November 24, 2000 at 05:00 AM EST

When the history of teen pop is written, this will be seen as the year of the New Audacity. ‘N Sync’s No Strings Attached was ridiculously overblown, but the quintet’s attempts at R&B and sci-fi concept fiestas did have a certain daring, and Britney Spears’ take on ”(I Can’t Get No) Satisfaction” was equally brazen. At the very least, it was fascinating to watch these acts break out of their expertly tailored wardrobes, even if they did so without busting too many seams.

In this scenario, the Backstreet Boys’ new single, ”Shape of My Heart,” is especially curious. Compared to the brassy moves made by their peers, this predictable ballad is safer than their new, hirsute image. As such, it’s also an unfortunate preview of their third album, Black & Blue. Other than Hanson, the Backstreeters are responsible for the few pieces of aural magic to emerge from the teen boom — musical massages like ”Quit Playing Games (With My Heart)” and ”I Want It That Way.” But with ‘N Sync hot on their heels, they needed to solidify their creative dominance. Instead, Black & Blue merely maintains a holding pattern, recycling their past and doing little to establish a firm future.

Although they haven’t commented on it, it’s possible that the album title is a nod not to any closet S&M tendencies but to their two musical sides: ”black” (as in the R&B inflections of their upbeat tracks) and ”blue” (their inclination toward mushy crooning). For the former category, the Boys and their multitude of producers and songwriting partners have come up with production numbers that feel belabored and hammy. ”The Call” is educational — how to cheat on your mate by telling her your cell-phone battery’s low! — but it also has the blowsy feel of a rejected show tune. Another clunky foot-stomper, ”Everyone,” continues the self-congratulatory tradition of their earlier ”We’ve Got It Goin’ On” and ”Larger Than Life,” songs in which they celebrate themselves and the power of their audience. But do their fans really want to hear them whine in that song that ”We’ve been inside the circus/We’ve took the pleasure with the pain”? In the deepest irony, these tracks, like the petulant ”Get Another Boyfriend,” uncannily mimic the R&B moves on the latest album by their archrivals, ‘N Sync.

In these dance-pop tracks, the group present themselves as bad boys on the prowl who either regret it (”The Call”) or don’t (”Get Another Boyfriend”). But as they grow older — and, in the case of Kevin Richardson and Brian Littrell, settle down to married life — these stances are beginning to sound disingenuous. The Boys are much less affected when singing ballads, when they’re the submissive, sensitive male who will do anything to salvage a relationship and apologize for his misdeeds. But even in this category, they stumble. ”Time” (a collaboration with Babyface) is piffle, and ”I Promise You (With Everything I Am)” and ”Yes I Will” appear to be vying in a contest for Next Big Wedding Song. The latter’s lyrics, like ”The way you make me feel inside/You complete me, girl,” are a succession of hackneyed groaners; you’d think they could afford better. To glean moments of the aural gratification we expect from them, one has to dig deep to find the graceful way their voices blend on the chorus of ”More Than That,” the spunky way they vault into ”Not for Me,” the suave manner in which they engage in their trademark vocal swapping in ”Yes I Will.”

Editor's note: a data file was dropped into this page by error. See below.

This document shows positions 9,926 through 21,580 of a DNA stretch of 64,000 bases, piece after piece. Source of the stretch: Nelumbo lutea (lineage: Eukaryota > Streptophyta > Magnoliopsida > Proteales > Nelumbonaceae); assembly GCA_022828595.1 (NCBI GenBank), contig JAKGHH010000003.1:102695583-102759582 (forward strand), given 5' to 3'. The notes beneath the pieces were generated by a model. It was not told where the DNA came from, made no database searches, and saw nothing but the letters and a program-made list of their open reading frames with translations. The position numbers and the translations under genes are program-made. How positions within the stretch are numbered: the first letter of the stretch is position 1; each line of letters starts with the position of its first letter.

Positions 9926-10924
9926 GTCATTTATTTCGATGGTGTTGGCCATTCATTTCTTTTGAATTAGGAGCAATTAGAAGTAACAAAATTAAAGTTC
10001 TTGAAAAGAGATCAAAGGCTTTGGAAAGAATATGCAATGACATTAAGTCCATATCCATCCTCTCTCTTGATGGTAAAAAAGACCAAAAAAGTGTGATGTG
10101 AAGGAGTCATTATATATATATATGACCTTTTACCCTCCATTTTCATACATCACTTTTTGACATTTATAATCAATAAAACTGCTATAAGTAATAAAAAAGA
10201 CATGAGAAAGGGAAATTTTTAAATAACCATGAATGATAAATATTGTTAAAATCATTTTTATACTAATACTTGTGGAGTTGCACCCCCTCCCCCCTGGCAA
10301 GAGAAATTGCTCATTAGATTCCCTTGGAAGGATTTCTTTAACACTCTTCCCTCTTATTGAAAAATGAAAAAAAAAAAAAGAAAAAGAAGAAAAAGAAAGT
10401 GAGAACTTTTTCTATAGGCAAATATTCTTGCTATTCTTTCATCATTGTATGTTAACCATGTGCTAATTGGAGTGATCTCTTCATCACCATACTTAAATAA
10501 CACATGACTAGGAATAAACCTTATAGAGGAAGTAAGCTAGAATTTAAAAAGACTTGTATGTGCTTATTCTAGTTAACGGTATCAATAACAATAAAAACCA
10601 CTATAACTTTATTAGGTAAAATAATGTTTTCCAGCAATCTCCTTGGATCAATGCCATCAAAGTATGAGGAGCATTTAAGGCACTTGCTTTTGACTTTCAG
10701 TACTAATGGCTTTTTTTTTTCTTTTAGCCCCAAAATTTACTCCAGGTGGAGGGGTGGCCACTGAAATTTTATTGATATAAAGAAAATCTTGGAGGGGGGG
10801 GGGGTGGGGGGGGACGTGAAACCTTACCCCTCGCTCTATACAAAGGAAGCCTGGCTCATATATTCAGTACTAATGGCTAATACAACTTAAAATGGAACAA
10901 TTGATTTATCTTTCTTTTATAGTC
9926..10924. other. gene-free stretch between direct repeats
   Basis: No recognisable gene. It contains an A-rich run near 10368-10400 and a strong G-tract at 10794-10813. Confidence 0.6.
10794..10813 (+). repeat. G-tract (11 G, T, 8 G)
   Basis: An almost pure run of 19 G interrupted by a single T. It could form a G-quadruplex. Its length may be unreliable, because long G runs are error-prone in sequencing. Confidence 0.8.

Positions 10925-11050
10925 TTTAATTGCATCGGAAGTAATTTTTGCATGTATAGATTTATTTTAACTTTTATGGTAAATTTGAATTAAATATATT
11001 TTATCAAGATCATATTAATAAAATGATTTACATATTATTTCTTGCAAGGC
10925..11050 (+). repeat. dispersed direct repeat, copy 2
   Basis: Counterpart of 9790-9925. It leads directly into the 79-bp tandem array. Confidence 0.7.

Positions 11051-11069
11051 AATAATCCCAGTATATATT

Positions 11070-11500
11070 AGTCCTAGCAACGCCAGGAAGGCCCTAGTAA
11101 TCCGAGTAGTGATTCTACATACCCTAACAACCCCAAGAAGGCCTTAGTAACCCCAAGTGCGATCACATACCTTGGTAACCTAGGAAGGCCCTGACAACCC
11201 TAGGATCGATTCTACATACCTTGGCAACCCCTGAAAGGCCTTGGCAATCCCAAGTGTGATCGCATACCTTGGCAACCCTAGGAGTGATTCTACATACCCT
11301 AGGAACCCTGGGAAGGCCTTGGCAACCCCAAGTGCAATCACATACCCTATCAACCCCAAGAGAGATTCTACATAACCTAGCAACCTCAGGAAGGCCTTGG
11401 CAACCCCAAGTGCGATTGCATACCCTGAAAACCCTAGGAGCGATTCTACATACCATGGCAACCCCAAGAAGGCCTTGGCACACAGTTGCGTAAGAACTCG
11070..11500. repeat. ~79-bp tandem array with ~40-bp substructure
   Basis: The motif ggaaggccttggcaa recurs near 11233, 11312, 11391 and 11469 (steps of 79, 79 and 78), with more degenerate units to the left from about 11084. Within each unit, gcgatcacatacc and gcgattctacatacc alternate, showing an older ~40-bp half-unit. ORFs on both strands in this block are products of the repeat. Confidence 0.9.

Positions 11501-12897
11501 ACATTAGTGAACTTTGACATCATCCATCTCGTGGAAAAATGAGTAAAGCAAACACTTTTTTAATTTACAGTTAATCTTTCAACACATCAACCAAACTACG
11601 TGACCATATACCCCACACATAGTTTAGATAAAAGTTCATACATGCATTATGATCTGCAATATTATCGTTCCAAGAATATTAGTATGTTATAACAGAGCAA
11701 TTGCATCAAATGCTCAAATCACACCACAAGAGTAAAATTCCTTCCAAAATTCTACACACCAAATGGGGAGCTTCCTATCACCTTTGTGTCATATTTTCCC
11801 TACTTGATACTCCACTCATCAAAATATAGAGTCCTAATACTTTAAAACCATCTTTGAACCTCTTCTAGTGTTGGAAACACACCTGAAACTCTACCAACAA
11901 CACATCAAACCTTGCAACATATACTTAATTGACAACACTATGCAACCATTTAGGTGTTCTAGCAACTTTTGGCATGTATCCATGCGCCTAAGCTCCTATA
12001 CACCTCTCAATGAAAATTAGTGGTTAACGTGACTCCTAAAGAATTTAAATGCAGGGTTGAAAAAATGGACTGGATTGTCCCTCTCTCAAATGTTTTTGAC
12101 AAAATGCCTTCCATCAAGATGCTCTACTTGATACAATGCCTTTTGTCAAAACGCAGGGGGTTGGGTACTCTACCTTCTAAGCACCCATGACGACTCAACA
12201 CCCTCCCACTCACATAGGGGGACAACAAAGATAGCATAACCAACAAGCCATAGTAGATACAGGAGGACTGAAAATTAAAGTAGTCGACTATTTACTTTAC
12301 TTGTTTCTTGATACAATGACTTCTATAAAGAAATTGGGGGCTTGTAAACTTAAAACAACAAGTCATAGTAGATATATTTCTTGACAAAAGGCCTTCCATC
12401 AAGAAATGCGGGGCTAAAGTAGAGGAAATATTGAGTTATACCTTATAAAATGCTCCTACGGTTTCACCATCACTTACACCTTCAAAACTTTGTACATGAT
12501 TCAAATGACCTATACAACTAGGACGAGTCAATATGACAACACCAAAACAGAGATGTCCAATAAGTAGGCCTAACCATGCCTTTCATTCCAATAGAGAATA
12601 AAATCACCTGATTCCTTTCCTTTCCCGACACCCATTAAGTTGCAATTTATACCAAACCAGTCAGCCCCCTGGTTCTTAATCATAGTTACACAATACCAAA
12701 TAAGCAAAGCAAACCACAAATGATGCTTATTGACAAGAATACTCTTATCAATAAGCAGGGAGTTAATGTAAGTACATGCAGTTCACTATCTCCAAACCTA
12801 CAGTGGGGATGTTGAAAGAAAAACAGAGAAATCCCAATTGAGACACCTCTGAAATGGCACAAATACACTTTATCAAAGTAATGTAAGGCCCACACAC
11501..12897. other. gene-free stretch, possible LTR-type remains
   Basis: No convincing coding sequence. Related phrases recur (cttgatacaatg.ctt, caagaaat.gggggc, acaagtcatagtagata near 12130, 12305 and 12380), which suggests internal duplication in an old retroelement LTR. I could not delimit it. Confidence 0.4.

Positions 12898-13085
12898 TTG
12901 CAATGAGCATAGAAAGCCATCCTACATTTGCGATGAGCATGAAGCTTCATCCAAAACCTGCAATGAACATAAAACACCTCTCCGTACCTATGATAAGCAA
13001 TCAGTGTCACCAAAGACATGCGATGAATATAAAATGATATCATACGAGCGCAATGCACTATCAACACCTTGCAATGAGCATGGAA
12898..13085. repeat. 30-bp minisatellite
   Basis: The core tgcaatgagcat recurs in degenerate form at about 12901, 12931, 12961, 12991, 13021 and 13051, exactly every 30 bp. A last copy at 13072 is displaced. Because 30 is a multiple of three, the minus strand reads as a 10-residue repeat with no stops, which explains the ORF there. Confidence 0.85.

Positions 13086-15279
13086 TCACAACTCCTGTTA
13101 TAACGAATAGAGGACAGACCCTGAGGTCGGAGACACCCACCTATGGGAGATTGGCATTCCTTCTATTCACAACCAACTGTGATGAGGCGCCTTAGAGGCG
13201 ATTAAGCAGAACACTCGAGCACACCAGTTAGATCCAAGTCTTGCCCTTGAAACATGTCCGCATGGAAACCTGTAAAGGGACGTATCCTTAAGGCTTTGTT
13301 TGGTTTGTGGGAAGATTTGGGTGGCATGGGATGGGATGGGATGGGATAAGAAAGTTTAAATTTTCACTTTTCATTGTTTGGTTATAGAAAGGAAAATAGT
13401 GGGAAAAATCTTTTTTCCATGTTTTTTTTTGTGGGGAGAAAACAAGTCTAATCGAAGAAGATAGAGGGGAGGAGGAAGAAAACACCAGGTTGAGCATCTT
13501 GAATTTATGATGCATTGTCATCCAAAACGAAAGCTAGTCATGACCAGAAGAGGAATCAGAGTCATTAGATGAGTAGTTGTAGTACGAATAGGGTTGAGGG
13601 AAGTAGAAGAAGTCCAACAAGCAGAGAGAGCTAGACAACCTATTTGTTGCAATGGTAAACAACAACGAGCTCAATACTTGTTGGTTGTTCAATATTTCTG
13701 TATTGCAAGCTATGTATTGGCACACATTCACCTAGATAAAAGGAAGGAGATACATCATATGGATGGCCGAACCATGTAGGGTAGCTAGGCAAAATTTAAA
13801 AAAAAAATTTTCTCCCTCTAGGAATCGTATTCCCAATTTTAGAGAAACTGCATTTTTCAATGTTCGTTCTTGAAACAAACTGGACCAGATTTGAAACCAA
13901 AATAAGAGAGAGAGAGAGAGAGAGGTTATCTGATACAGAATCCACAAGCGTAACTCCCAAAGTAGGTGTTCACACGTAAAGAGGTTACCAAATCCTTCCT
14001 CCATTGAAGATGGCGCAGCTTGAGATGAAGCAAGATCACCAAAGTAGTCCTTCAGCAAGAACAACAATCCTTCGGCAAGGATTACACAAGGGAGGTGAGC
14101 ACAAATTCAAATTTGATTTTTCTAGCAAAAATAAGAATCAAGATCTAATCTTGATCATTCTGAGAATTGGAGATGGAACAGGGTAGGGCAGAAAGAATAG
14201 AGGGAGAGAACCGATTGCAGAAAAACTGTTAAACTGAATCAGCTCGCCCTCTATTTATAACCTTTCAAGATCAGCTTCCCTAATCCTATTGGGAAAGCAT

As they croon these forlorn laments, the Boys mature into Backstreet Men before our ears. In their case, that means supper-club balladeers, hardly the most enthralling of directions. And if we all agree that the Backstreeters have been the best of the pop parade, one has to wonder what lies ahead for boy bands overall. Black & Blue mostly leaves you with the somber impression that in the future, the Backstreet Boys are in for a bruising. C

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